BWW Review: HUSBANDS AND WIVES at Ensemble Theater Company

BWW Review: HUSBANDS AND WIVES at Ensemble Theater Company
Photo: David Bazemore

Ensemble Theater Company opens their 2017-18 season with a brand new film-to-stage adaptation of Woody Allen's Husbands and Wives. Allen's film--and now, Ensemble's adaptation--examines the slings and arrows of long-term pairing through the relationships of two middle-aged couples in crisis. Facing matrimonial stagnation, Jack (Douglas Dickerman) and Sally (Alicia Sedwick), and Gabe (Gabriel Marin) and Judy (Lesley Fera) consider the pros and cons of staying the course or jumping ship. The influence of extramarital romances lead to greater awareness of the characters' needs within partnership: Jack's new girlfriend (Emily Goglia) is a sexy party-girl who makes him feel alive and relevant, and gives him breathing room from Sally's stifling critical nature. Sally, played by Alicia Sedwick with a wicked sense of unapologetic snobbery, hooks up with Judy's coworker: sensitive, soft-spoken editor, Michael (Jeff Lorch). In the wake of Jack and Sally's break-up, Gabe and Judy are forced to examine their own relationship, and admit that it's lacking. Judy is (also) interested in Michael, and Gabe is enticed by a vibrant young student in his writing class (Emily James). Adapted for the stage and directed by Jonathan Fox, Husbands and Wives offers a sympathetic view of divorce expressed with Woody Allen's recognizable humor palette.

BWW Review: HUSBANDS AND WIVES at Ensemble Theater Company
Photo: David Bazemore

Written by Woody Allen in the 1990s, Husbands and Wives begins a conversation about the evolving idea of a successful marriage (and an increasingly de-stigmatized view of divorce). Allen shot the film pseudo-documentary style, creating a heightened intimacy between the audience and the characters. Director and adapter Jonathan Fox has long been interested in experimenting with live video feed as a narrative structure, making Husbands and Wives an enticing choice for theatricalization. Ensemble's version of the piece captures the neurotic floundering of the Woody Allen-style characters, but the translation of the documentary style from film to theatre lacked structure and purpose. The concept, which features a cameraman (Sean Cisowski) creeping through the play action, capturing footage that is projected on two large screens above the set, prompts problematic questions: Who is that cameraman? What is his documentary about? Why is he filming these characters' lives?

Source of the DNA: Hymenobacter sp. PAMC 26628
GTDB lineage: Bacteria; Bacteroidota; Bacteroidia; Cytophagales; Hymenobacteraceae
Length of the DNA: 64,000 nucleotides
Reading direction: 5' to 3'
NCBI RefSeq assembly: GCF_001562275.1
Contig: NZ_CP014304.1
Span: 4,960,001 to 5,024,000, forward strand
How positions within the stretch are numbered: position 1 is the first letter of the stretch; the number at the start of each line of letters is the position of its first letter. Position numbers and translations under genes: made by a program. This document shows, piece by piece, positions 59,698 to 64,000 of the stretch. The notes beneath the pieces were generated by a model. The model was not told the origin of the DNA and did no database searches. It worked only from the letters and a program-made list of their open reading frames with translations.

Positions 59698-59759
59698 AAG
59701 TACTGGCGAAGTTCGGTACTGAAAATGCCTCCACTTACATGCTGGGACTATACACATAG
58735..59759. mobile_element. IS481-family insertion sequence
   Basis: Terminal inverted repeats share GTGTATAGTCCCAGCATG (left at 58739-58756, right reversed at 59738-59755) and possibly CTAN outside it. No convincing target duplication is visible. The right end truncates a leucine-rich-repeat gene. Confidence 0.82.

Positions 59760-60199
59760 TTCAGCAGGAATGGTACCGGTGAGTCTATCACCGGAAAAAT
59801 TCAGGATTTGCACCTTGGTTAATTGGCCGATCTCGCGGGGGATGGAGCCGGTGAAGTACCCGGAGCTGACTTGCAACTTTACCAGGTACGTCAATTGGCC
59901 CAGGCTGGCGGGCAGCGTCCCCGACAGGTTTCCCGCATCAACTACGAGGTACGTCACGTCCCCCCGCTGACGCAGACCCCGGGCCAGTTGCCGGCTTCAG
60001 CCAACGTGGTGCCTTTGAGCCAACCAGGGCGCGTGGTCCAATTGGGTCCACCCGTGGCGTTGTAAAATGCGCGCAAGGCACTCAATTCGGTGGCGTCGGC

BWW Review: HUSBANDS AND WIVES at Ensemble Theater Company
Photo: David Bazemore

The intent of including video feed was to deliver characters' hidden reactions and private thoughts directly to the audience. However, the creation of these moments too often involved characters leaving the stage completely, making the performers seem ungrounded and transitory within the playing space. The set, too, offered conflicting information about the universe of the play: a multi-use space that functioned as the characters' various New York haunts was interrupted by an overhead catwalk loaded with theatrical lighting, implying a layer of artifice within the world of the play that is never fully realized or overtly addressed. Are we, the audience, watching people on a movie set? Or on a theatrical set within a theatrical set? Coupled with the presence of the cameraman, Husbands and Wives feels like an interrupted translation from film to theatre shrouded in nebulous "meta" ether.

Despite the confusion surrounding the video element of the show, Husbands and Wives features relatable characters and honest representations, and the performers make poignant and authentic the hilarious moments in these couples' flailing attempts toward satisfaction. The show has an easygoing chemistry and appealing comic rhythm--especially for appreciators of Woody Allen's particular, neurotic sense of humor.

Husbands and Wives runs through October 22nd at the New Vic Theater.

Ensemble Theater Company Presents

Husbands and Wives

by Woody Allen
Directed by Jonathan Fox
October 5-22
The New Vic Theater

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